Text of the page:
Weberwiese (Berlin U-Bahn)

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Location Karl-Marx-Allee
Owned by Berliner Verkehrsbetriebe
Operated by Berliner Verkehrsbetriebe
Platforms 1 island platform
Tracks 2
Train operators Berliner Verkehrsbetriebe
Connections BUS-Logo-BVG.svg
Other information
Fare zone Berlin A
Opened 21 December 1930; 87 years ago (1930-12-21)
Preceding station   Berlin U-Bahn   Following station
U 5
towards Hönow
Weberwiese is located in Berlin
Location within Berlin
Weberwiese U-Bahn station before renovation in 2003
Weberwiese U-Bahn station after renovation

Weberwiese is a Berlin U-Bahn station located on the U 5 line, which currently runs from Alexanderplatz to Hönow. The station is located under Karl-Marx-Allee directly east of Straße der Pariser Kommune. Although the next station on the line is called Frankfurter Tor, the historical city gate Frankfurter Tor actually stood at the location of the Weberwiese station. Several of the stations on this line have been recently redeveloped and are now colour-coded. In 2003, Weberwiese station was renovated and now has a very different appearance, with yellow tiles in contrast to its former white ones.


The station was opened in 1930 as Memeler Straße station, named after a nearby street, itself named after the town of Memel (today Klaipėda). Its architect was Alfred Grenander, who also designed the other stations of former line E, from Alexanderplatz to Friedrichsfelde, around the same time. Weberwiese is an underground station. Each end has two exits, all opening to Karl-Marx-Allee. The platform itself includes a simple central row of supporting columns. Aside from some variation in the length of the exits, the station is nearly symmetrical, with a form similar to the other stations.

During World War II, on 7 May 1944, the east entrance was directly hit. Two bombs were directly hit on 21 June 1944. On 26 February 1945, the station was seriously damaged in a bombing raid and 200 people, mostly women and children, were killed.[1]

In 1950, following the founding of the German Democratic Republic the station was renamed Marchlewskistraße, after a nearby street named after politician Julian Balthasar Marchlewski (1866–1925), co-founder of the Polish Social Democratic Party. In 1992, after the reunification of Germany, the Berlin Senate decided in 1992 to rename the station again with the current name Weberwiese (weaver's meadow), after a small park near the station. In the mid-1990s, the tiles gradually began to fall from the walls, and the original name Memeler Straße became visible again. With the renovation, these last traces of the past were removed.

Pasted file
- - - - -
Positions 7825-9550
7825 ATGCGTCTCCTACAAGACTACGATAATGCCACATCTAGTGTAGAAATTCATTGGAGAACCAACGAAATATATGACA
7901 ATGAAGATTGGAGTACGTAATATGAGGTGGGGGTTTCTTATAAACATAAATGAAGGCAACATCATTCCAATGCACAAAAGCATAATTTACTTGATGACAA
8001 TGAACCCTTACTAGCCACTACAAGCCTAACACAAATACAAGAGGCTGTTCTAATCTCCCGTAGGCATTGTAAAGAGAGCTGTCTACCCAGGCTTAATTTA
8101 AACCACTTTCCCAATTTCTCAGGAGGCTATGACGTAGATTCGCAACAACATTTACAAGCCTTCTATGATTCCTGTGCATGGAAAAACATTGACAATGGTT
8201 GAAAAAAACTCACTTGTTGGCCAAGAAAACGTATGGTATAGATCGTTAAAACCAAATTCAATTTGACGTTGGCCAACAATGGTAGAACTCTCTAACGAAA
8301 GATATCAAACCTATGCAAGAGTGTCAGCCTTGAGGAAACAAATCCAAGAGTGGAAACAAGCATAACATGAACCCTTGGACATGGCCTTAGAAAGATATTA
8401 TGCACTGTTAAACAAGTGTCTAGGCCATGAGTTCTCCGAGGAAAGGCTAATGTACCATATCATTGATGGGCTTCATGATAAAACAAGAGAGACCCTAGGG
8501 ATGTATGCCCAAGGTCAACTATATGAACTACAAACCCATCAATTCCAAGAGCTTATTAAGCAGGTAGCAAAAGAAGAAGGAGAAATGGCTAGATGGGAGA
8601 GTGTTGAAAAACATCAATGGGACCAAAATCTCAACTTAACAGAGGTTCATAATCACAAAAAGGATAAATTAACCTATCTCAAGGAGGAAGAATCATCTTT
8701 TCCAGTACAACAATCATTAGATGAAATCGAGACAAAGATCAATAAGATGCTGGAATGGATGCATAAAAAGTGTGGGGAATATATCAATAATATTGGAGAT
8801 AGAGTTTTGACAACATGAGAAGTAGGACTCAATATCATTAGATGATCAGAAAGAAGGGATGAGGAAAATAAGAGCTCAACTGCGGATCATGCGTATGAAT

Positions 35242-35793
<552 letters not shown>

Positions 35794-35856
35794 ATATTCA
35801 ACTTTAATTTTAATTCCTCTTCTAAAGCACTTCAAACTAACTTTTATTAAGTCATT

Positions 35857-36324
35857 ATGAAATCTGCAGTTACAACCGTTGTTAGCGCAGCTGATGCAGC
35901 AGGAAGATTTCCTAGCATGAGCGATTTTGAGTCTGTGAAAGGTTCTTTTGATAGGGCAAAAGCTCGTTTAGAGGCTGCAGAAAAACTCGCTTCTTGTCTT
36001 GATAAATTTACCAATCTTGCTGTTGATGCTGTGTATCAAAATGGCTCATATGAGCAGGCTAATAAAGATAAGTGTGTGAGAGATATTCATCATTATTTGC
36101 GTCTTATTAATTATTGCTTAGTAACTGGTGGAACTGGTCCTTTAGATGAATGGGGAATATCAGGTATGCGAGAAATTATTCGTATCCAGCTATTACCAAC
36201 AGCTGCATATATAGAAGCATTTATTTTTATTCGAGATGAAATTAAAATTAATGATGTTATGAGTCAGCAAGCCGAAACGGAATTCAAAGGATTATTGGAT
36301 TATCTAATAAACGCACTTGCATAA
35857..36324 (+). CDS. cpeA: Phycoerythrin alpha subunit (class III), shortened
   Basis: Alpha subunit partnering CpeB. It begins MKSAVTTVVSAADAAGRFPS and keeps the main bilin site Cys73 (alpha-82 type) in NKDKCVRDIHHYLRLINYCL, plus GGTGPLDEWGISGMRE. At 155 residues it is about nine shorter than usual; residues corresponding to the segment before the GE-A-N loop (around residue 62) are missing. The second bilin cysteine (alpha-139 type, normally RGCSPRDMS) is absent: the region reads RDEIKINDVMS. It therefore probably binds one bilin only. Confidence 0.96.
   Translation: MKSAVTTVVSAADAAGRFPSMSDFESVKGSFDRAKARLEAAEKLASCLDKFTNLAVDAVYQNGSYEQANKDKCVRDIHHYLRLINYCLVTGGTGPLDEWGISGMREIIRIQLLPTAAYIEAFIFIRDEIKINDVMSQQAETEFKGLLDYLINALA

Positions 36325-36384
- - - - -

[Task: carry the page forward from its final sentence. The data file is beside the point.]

Falling tiles reveal the original station name before renovation in 2003

A thorough renovation of the section of the U5 between Alexanderplatz and Frankfurter Allee took place in 2003. In addition to work on the line itself, most of the stations were extensively renovated and the old tiles replaced with enamelled metal plates. The asphalt surface of the platforms was also replaced with granite slabs. Two years later, the entrances were also renovated. When it was opened, Weberwiese was the standardbearer for all the stations on the 7 km-long line. After the renovations, it has lost this status. In contrast, Samariterstraße, the only station that retains its original appearance, is now a protected landmark.

Due to the lack of bus lines in the area, which could provide barrier-free transportation, the U-Bahn stations on Karl-Marx-Allee and Frankfurter Allee were prioritized in plans to add elevators to subway stations.[2] A plan from 2007 included an elevator at Weberwiese to be built by 2010.[3] Renovations of the waterproofing above the station have been underway since August 2009, resulting in the temporary closure of both north entrances to the station and the rerouting of westbound traffic on Karl-Marx-Allee onto the greenspaces to the north side of the street. Because the harsh winter of 2009/2010 interrupted construction, it will be completed later than scheduled, tentatively in 2012.[4]


  1. ^ Die U-Bahn im 2. Weltkrieg Archived 2010-08-20 at the Wayback Machine., (in German)
  2. ^ Schriftliche Anfrage des Unions-Abgeordneten Matthias Brauner bzgl. der Prioritätenliste zum Einbau von Aufzügen, 2 July 2007, Senatsverwaltung für Stadtentwicklung (in German)
  3. ^ Einzelmaßnahmen bis 2009, page 197, from Nahverkehrsplan 2006-2009, Senatsverwaltung für Stadtentwicklung, 21 August 2007 (pdf) (in German)
  4. ^ Zweiter Bauabschnitt der Tunnelsanierung auf der Karl-Marx-Allee (Second Phase of Construction of the Tunnel Renovation on Karl-Marx-Allee). BVG. Retrieved 2010-12-01. (in German)

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Coordinates: 52°31′00″N 13°26′42″E / 52.51667°N 13.44500°E / 52.51667; 13.44500